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Why did poverty come to the public's attention at the turn of the century?

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Why did poverty come to the public's attention at the turn of the century? Poverty came to the public's attention at the end of the nineteenth and beginning of the twentieth centuries, partly because of surveys and investigations run by individuals and organisations, and partly because of the charity work done by men and women who were concerned about the condition of the poor. The Salvation Army Many Christian groups ran missions in the inner cities where they preached the word of God, hoping to turn prostitutes and petty criminals away from 'sin', sometimes offering food. William and Catherine Booth went one step further and instead of waiting for the poor to come to them at their mission in East London, they went to the poor wherever they could find them. Their East London mission expanded until, in 1878, it had around 45 branches and was called the Salvation Army. Organised rather like an army, with William Booth as the 'general' and full-time workers called majors and captains, the Salvation Army used attention-grabbing techniques, like smart uniforms and brass bands, to attract the crowds and bring in the money. ...read more.


By this, he meant that they did not have the money to buy enough food, shelter and clothing. By this, he meant that they did not have the money to buy enough food, shelter and clothing. He divided the poor into four groups: * Class A: The lowest Class: Street sellers, criminals, loafers. Their life is the life of savages with extreme hardship. 11,000 or 1.25% of the poor. * Class B: Casual earnings: widows and deserted women; part-time labourers; many shiftless and helpless. 110,000 or 11.25% of the poor. * Class C: Occasional earnings: hit by trade depressions. 75,000 or 8% of the poor. * Class D: Low wages: less than 21 shillings a week; wages barely enough to stay alive. Includes dock labourers and gas workers. 129,000 or 14.5% of the poor. Perhaps more importantly, Booth worked out that 85 per cent of people living in poverty were poor because of problems relating to unemployment and low wages. ...read more.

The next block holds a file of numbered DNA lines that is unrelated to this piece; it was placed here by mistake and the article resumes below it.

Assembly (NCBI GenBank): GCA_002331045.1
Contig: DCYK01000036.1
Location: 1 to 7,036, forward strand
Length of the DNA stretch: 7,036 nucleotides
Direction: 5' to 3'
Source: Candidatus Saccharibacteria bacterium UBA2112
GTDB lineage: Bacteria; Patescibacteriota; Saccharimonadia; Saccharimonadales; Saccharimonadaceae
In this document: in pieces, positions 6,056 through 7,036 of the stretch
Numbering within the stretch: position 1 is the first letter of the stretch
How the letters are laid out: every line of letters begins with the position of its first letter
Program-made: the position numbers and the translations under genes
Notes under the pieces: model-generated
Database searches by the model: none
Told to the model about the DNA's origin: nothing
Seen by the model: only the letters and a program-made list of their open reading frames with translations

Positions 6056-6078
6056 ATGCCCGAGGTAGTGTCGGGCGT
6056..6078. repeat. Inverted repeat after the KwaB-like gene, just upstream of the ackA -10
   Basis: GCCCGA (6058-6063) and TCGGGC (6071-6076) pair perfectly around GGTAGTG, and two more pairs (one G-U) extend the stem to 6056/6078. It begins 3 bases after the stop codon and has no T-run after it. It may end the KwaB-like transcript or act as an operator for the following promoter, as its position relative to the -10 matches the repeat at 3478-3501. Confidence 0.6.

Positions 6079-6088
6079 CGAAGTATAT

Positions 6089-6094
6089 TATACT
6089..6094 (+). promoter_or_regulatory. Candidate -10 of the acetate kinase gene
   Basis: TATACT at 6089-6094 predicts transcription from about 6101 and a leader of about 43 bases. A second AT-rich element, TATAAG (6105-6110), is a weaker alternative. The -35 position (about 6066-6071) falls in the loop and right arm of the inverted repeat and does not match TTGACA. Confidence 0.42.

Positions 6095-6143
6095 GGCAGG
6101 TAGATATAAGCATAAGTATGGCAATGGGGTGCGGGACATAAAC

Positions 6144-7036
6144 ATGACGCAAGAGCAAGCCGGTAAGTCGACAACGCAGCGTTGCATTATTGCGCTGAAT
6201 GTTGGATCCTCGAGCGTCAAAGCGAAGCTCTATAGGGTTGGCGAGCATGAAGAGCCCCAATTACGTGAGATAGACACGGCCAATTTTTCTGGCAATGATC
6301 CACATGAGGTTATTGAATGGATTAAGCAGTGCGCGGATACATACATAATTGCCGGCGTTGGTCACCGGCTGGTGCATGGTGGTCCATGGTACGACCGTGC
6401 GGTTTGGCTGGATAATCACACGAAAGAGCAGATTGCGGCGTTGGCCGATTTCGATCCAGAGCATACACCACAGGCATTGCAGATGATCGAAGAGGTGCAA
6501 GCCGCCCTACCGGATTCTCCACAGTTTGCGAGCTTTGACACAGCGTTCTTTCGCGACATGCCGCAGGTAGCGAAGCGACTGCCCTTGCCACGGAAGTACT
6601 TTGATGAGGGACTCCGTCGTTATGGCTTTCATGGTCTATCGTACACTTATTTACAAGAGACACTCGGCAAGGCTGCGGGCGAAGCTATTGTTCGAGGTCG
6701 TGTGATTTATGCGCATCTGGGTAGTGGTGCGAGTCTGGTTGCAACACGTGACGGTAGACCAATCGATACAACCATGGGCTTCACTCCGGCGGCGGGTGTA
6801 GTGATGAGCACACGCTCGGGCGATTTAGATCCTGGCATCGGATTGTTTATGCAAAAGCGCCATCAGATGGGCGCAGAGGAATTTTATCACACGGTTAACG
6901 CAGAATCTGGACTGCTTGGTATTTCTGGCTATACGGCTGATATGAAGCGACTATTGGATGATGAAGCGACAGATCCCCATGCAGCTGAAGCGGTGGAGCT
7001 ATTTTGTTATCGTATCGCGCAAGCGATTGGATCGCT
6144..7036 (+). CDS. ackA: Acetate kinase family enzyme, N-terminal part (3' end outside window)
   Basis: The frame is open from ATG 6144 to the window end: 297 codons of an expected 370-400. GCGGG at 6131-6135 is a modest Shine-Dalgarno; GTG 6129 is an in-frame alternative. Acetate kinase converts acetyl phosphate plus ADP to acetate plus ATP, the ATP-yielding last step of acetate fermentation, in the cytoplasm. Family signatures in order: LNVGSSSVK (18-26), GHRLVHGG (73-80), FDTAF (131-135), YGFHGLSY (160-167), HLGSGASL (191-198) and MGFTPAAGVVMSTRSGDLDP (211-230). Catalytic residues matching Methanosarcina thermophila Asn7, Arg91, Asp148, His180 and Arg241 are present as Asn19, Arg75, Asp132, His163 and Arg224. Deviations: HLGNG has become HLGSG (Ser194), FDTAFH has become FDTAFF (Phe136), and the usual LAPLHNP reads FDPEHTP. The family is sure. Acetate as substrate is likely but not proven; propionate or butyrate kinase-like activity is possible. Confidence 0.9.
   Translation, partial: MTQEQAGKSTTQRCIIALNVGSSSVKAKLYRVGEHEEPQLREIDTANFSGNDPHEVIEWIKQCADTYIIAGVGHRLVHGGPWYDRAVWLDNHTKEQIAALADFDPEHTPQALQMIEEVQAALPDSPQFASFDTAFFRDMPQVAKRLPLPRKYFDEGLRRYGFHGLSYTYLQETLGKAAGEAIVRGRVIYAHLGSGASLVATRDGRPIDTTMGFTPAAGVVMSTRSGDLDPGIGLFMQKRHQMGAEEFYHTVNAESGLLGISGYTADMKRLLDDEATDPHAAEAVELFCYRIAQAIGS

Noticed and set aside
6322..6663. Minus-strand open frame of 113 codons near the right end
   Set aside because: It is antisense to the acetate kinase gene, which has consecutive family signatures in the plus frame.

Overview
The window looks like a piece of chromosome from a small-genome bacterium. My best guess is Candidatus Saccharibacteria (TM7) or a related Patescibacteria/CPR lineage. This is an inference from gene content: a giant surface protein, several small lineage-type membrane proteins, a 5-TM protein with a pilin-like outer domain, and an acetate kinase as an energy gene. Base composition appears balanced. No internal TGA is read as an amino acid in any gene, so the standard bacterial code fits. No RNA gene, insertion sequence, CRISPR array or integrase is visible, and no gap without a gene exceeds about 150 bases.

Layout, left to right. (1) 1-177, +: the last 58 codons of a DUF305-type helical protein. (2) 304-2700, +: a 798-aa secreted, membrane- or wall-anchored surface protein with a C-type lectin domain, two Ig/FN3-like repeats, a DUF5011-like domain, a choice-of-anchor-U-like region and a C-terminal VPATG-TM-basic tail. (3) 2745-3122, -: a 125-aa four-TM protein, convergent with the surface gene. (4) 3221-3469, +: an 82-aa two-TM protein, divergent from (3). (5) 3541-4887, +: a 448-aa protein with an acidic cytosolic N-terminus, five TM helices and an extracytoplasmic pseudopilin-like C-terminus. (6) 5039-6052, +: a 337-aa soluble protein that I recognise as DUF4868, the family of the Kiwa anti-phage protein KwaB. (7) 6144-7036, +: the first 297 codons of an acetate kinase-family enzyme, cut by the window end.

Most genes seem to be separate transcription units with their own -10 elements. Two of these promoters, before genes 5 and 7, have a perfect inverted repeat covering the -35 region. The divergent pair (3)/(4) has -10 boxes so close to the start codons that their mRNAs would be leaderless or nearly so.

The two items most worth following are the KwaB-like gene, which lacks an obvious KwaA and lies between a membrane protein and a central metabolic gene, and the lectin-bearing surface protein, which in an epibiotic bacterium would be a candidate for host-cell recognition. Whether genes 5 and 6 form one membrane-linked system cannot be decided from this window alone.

Some of these people, like the young MP Winston Churchill, would soon be in a position to do something about the grinding poverty in which millions lived. * In 1899, the British army began fighting the Boer settlers in South Africa. Young men volunteered to fight and in their thousands they were rejected as unfit. In some industrial areas of Britain, as many as two out of three volunteers were turned down because they failed the army medical examination. This was worrying enough in itself, but there were wider implications. The economies of countries such as Germany and the USA were highly successful because of the skills and hard work of their workforces. It looked as if the British workforce hadn't got the strength or the stamina to compete. * In 1900, all the socialist groups in Britain came together and formed the Labour Party. This new political party pledged to get better living and working conditions for working people as well as a fairer distribution of the country's wealth. The Liberal Party was afraid that the Labour Party would take members and votes from them. ...read more.

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